After a few drinks and sing-alongs, we were off to check out CityWalk’s two nightclubs, The Groove and Red Coconut Club. As very dedicated researchers, we did a thorough comparison of both — and while the dancefloors were packed and we had a blast at each, Red Coconut won out as our favorite for the retro kitsch decor (The Groove was more general-Myrtle-Beach-nightclub in comparison.) Both were totally unpretentious, with an all-age crowd all just looking to have a good time. And if you’re staying onsite, you’ll get free entry to every CityWalk venue by showing your room key — so why not check out both?
Not so much for the club scene? There are also some great bars in CityWalk — Bob Marley–A Tribute to Freedom has great live music (and Jamaican specialities on the dinner menu), Pat O’Brien’s boasts dueling pianos (and cajun food), and Jimmy Buffett’s Margaritaville has, well, a margarita-filled erupting volcano (and cheeseburgers in paradise, duh).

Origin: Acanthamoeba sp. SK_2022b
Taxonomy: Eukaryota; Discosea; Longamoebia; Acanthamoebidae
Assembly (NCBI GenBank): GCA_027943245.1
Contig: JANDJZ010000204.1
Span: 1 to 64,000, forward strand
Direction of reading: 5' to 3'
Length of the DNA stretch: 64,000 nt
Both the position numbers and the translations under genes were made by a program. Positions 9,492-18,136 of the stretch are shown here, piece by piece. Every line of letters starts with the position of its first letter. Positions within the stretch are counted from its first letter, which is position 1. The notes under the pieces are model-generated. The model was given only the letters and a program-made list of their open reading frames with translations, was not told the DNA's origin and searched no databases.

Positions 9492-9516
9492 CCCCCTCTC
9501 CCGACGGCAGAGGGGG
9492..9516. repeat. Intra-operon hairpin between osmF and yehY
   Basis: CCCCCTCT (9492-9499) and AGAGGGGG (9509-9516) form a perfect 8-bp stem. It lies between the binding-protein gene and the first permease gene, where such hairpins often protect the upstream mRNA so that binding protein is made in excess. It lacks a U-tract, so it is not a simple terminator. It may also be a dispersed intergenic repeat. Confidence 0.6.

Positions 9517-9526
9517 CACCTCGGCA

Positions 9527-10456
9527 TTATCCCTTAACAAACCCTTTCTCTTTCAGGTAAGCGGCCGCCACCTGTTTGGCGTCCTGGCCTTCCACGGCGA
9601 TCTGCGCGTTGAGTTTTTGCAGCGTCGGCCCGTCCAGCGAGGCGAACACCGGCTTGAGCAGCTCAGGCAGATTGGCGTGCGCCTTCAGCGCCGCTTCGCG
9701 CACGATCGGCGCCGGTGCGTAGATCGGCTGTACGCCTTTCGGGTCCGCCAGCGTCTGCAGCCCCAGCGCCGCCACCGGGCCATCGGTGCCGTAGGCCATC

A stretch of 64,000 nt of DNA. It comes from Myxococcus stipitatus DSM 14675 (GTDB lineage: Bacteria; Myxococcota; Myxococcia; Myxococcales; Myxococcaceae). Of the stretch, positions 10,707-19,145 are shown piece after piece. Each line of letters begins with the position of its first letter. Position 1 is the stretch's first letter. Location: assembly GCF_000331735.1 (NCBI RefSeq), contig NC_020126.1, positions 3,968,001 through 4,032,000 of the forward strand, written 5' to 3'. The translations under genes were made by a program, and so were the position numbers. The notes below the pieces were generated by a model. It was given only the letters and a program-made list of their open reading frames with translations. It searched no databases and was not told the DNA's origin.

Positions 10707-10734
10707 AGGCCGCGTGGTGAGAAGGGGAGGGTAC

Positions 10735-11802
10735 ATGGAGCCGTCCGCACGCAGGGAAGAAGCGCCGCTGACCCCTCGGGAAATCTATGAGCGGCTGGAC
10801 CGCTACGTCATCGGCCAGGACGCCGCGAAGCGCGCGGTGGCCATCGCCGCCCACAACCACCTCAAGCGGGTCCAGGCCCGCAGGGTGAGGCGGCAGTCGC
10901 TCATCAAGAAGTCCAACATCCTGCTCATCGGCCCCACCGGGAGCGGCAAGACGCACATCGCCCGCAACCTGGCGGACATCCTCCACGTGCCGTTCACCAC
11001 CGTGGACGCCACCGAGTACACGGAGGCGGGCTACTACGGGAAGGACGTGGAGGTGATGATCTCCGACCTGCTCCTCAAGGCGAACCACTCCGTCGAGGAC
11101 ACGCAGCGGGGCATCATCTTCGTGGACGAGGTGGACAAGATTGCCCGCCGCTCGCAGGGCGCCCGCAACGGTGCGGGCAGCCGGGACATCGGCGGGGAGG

CityWalk’s last call is 2am, but make sure you close out your tab a bit earlier to grab late night slices at the Red Over Pizza Bakery. We took them to-go and hopped on the last water taxi of the night back to Royal Pacific, which turned out to be one of my favorite moments of my entire eight days in Orlando. Why?
When we boarded the boat, I noted that the professional young captain was a girl around our age. The only other group on the boat was another crew of ladies coming back from a big night out. As we pulled away from the dock, the captain wordlessly turned on a speaker and started blasting Madonna’s classic hit Lucky Star. When she started busting some serious dance moves at the wheel, we excitedly began belting backup from out seats. We might not have made it onstage at Rising Star, but the boat become our grandstand, the seven of us aboard rocking out for a one-song headline.